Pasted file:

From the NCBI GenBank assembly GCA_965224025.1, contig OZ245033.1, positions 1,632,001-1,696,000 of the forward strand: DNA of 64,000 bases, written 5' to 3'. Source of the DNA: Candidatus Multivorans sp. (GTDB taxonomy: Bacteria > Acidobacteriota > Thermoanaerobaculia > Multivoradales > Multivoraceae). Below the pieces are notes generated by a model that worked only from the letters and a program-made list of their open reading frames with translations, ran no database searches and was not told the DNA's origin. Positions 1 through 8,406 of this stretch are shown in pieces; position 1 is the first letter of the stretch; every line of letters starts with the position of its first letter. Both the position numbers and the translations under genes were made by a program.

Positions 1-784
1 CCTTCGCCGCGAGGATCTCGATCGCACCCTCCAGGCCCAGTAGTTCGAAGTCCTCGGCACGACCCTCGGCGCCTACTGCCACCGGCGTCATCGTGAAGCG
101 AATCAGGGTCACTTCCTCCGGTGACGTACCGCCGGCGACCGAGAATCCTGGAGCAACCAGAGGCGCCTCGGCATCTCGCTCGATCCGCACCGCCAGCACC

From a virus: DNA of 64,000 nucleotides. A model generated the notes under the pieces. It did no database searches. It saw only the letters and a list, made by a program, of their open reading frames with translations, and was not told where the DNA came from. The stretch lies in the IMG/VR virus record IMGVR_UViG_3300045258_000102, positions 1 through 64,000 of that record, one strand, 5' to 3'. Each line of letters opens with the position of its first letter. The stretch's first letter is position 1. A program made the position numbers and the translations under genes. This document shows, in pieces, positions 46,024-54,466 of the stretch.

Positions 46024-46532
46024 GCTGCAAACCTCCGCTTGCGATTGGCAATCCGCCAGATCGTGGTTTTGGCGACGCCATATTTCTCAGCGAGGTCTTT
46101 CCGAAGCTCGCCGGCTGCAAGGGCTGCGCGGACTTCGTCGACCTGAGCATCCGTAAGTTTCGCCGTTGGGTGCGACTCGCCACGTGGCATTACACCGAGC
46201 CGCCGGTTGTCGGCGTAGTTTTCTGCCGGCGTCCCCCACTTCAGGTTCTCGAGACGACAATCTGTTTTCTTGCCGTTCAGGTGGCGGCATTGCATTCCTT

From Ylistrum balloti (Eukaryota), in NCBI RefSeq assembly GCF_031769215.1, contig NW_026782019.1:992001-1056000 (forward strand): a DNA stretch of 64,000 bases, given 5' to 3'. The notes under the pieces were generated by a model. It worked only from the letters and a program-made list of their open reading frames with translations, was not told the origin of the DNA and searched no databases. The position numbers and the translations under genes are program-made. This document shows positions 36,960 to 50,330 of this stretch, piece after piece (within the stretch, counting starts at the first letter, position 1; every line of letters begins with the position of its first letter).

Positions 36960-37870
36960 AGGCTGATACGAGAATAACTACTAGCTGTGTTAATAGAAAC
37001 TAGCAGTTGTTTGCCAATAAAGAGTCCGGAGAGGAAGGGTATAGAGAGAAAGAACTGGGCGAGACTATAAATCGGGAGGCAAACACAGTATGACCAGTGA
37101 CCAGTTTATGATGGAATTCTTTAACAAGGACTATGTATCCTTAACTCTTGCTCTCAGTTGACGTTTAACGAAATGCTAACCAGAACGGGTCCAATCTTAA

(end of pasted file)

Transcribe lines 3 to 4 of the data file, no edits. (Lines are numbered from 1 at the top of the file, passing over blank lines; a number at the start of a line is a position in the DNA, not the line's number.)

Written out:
1 CCTTCGCCGCGAGGATCTCGATCGCACCCTCCAGGCCCAGTAGTTCGAAGTCCTCGGCACGACCCTCGGCGCCTACTGCCACCGGCGTCATCGTGAAGCG
101 AATCAGGGTCACTTCCTCCGGTGACGTACCGCCGGCGACCGAGAATCCTGGAGCAACCAGAGGCGCCTCGGCATCTCGCTCGATCCGCACCGCCAGCACC